When an army goes to war very often it is with Prayers to God to bless the endeavor; soldiers march to war to the beat of music. What an insult to God. What a travesty of Christ’s teaching.
          The Chinese philosopher Lau Tzu understood the implications of war. He said that the mark of a great leader is that he “Goes to battle gravely, with sorrow and great compassion as if he were attending a funeral”. (re-read these words)

          Modern leaders certainly ignore the words of Lau Tzu. They go to war with a television broadcast or address a stadium packed with people who are not allowed to speak the truth. The adage that Truth is the first casualty of war still holds true.
          America began the second Iraqi war with “operation shock and awe” It sent its troops into Afghanistan with a promise to support the people of Afghanistan “for however long their support was needed”. They stayed until it was politically expedient for them to leave.
          Russia of course is not involved in a war. Their troops are on “special military manouvers” they are assisting the local citizens. Anyone who dares to contradict this lie will at best end up in jail. Silenced as all political opposition has been silenced in Russia for the past twenty two years.
          The Jewish prophet Micah’s wish was that soldiers would “l beat their swords into plough shares and their spears into pruning hooks”. If only it were that simple. it’s impossible to beat a cluster bomb into a plough share and anti- aircraft artillery is not very useful for pruning vines”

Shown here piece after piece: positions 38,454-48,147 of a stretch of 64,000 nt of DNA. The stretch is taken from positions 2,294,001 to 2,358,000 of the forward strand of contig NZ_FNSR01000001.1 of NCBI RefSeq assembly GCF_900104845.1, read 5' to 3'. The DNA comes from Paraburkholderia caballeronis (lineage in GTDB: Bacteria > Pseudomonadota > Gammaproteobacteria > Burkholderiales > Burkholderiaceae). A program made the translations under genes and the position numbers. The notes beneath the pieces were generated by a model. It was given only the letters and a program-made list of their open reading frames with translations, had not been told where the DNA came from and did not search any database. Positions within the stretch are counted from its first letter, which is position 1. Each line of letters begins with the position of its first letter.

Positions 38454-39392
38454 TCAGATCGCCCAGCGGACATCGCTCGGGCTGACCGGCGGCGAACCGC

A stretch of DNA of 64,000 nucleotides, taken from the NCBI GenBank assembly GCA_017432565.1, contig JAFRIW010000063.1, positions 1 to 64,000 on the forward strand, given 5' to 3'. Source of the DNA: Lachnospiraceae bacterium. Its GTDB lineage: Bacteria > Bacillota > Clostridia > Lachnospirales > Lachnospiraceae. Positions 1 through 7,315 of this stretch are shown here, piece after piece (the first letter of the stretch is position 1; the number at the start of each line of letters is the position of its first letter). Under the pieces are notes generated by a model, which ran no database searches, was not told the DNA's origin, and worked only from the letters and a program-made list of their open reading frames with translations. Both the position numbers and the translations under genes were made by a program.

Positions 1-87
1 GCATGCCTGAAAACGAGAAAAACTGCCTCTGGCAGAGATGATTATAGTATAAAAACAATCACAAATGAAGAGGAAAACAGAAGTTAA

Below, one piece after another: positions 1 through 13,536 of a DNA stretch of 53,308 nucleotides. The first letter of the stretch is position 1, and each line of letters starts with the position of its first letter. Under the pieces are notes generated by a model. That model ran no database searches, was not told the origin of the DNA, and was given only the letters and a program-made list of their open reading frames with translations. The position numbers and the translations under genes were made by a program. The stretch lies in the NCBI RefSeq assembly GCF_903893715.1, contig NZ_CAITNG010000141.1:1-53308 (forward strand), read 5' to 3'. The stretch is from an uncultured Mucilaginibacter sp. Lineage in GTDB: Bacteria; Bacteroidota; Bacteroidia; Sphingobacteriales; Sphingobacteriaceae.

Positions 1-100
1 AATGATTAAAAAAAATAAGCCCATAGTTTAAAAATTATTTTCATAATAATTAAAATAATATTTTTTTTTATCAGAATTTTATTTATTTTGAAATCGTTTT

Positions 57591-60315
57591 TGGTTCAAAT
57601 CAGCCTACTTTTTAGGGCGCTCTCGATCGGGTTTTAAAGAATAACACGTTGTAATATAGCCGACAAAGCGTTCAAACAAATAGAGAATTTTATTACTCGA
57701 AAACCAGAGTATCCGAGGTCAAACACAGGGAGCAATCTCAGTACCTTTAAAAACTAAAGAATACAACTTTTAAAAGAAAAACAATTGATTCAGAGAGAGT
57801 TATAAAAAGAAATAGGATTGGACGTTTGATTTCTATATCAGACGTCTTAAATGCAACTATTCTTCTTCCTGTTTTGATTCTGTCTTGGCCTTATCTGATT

In November in Glasgow – less than four months ago. World Leaders committed themselves to being more caring of the Earth. The time had come when the developed world would wean itself form the use of fossil fuels.
          During the past month Planes and artillery has pounded the land of Ukraine with bombs. There is constant black smoke as homes burn unchecked. Nature and life, human and animal are being destroyed, the land poisoned. Last week Mr.Boris Johnston, the host of the COP-26 summit on climate change, visited the Kingdom of Saudi Arabia requesting an increase in oil production.
          How are we to live through these difficult days? We can’t bury our heads in the sand. We must take care of our mental health. Don’t binge watch reports from the war zone. We must work not to become bitter or give into despair.
          We remember that Russian soldiers are being killed in a war that is not of their making. Russian mothers and fathers are losing their children. Russian tears, Ukrainian tears, Afghan tears, Syrian tears are the same. They are the outward sign of intense pain. The only people who win in war are the manufacturers of arms.
          We must help the victims of war in any way we can. We welcome refugees and continue to welcome them in the long term. We must be generous in providing aid for refugees.
          Fifteen hundred years ago Europe was in the dark ages. Ireland was a centre of Christianity and learning. Irish Monks brought the light of Christianity to a Europe in turmoil. I hope that once again Ireland will live it’s Christian values in how we care for the people who come to us for sanctuary. And those in need from war.
          It is important to make time for a spiritual practice. Come to church, pray, meditate and reflect. Try not to let war blind you to the good in the world.
          More than ever we need to care for the earth; caring for the earth is a two way process. If we care for the earth it cares for us. Never underestimate the restorative power of nature. In this spring time the earth is coming back to life. Plant something, watch it grow and blossom this is the only antidote to the destruction of war.
          These days will pass we pray that peace will soon return to Europe and the world. We pray for peace beginning with ourselves and spreading out to all humanity.

Rev.Bridget Spain
Minister Dublin Unitarian Church

© Dublin 20th March 2022